Guidance on Using Contact Lenses by Pilots

Information for pilots on the use of various types of contact lenses.

Use of Contact Lenses by Pilots

Contact lenses have an optical advantage over glasses.  The change of image size is minimised compared to glasses.  Ring scotomas (area of visual field missed) caused by spectacle frame and lenses are eliminated as are peripheral aberrations induced by a spectacle lens.

However a pilot wishing to use contact lenses for flying will need to ensure that the lenses can be comfortably worn on the ground before using them in the cockpit.  As a guide, a minimum wearing time of 8 hours a day for 5 days a week consistently for least one month is acceptable.  It is important that the wearing times do not impact on the pilot’s visual acuity, comfort or eye health.  All contact lens wearing pilots are expected to attend for regular check-ups as advised by their contact lens practitioners.

It should be noted that some successful contact lens wearers are not able to use their lenses in flight.  This may be due to dehydration of the lens, altering lens parameters or other factors.

All contact lens materials (gas permeable, soft, soft disposable, hard) are acceptable for aviation use provided they are well tolerated.  Optimum correction must be achieved.  The correction of astigmatism should always be considered for soft contact lens wearers (toric lenses).  Silicon hydrogels (a type of soft disposable contact lens material) should be considered for aviation use due to their low water content and high oxygen transmission.

All contact lenses must be for distance only correction.  Thus, for the presbyopic pilot who habitually wears his/her contact lenses, a VDL limitation (to cover the contact lenses and back-up bifocal/varifocal spectacles) PLUS a VNL limitation for the pilot to have available reading glasses for use over the contact lenses is required.

Multifocal contact lenses are not acceptable for use in aviation.

The following types of contact lens correction are not acceptable:

  1. Monovision – this is where the dominant eye is fully corrected for distance and the non-dominant eye is corrected for near.  The distance visual acuity in the ‘reading eye’ will often fall below the appropriate acuity standard.  It can interfere with depth perception and does not give optimum distance vision.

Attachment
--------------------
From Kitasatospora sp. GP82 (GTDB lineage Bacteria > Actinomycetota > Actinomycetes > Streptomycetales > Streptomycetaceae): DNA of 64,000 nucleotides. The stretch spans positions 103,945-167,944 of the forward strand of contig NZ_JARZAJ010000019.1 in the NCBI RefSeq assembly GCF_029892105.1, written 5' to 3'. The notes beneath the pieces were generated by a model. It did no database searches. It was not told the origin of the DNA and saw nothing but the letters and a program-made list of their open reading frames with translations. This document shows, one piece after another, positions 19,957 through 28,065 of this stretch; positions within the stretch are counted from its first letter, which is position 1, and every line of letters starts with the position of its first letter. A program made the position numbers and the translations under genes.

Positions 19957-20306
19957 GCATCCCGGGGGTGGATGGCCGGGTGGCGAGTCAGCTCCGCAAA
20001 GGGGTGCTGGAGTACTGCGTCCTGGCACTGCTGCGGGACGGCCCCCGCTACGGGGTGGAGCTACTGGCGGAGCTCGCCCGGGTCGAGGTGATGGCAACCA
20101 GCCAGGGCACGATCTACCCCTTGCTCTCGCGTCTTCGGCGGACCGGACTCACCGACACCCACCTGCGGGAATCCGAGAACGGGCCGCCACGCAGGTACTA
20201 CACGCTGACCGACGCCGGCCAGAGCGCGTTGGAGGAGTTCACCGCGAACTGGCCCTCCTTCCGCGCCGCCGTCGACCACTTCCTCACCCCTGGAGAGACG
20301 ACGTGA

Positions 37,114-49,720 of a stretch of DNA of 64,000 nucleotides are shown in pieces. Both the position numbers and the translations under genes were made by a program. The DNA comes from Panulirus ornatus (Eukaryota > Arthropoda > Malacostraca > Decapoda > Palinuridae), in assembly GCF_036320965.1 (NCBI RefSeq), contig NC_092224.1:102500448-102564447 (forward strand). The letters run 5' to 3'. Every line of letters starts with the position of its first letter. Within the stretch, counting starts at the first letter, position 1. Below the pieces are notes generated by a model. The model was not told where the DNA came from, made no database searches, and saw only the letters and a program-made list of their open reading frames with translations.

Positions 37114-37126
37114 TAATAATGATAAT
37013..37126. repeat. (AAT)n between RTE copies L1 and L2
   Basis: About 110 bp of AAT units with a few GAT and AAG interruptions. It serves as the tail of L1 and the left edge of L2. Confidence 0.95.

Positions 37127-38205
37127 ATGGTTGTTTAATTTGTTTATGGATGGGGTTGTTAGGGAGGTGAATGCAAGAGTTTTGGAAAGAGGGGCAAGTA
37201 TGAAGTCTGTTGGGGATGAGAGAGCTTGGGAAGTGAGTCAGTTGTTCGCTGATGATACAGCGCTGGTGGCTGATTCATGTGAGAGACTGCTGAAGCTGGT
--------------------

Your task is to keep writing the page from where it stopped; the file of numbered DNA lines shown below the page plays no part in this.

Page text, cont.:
2. Multifocal (bifocal/varifocal) – unlike spectacle lenses where the user can use eye movements to view through a different portion of the lens and consequently a different focal length, a contact lens will move with eye movement.  This means that a different optical system must be applied to enable the viewing of more than one focal length.  There are several designs of multifocal contact lenses, however they will tend to have a poorer optical quality and cause potential loss of visual acuity and contrast sensitivity.  Some designs are also problematic in bright light conditions. Multifocal contact lenses are not acceptable for aviation use.
  3. Cosmetic coloured lenses – these have either a tint or an iris pattern to change the apparent colour of the user’s eyes.  More recent designs include themed images such as slit pupil ‘cat’s eyes’.  Coloured lenses are not compatible with aviation use due to potential visual disturbances in lower light levels where the pupil widens beyond the central clear zone of the lens.  Some lenses also have a high risk of inducing corneal hypoxia in flight due to poor oxygen transmissibility.
  4. Orthokeratology (or Ortho K) lenses – these are ‘reverse geometry’ lenses designed to remould the front corneal surface.  They are often worn at night and removed during the day.  Any change to the corneal shape (and hence improvement to unaided vision) tends to be lost during the day and wearers of these lenses are unable to have optimum vision throughout the day.  For this reason, this type of lens is not acceptable.
  5. X-chrom or Chromagen lenses – these are coloured lenses which are occasionally worn by people with colour vision deficiencies to aid them in a particular area where they may confuse certain colours.  The lenses do not correct a colour vision deficiency but merely move the colour confusion to a different area of the colour spectrum.  Due to the significant interference and loss of colour discrimination induced, these are not acceptable for aviation use.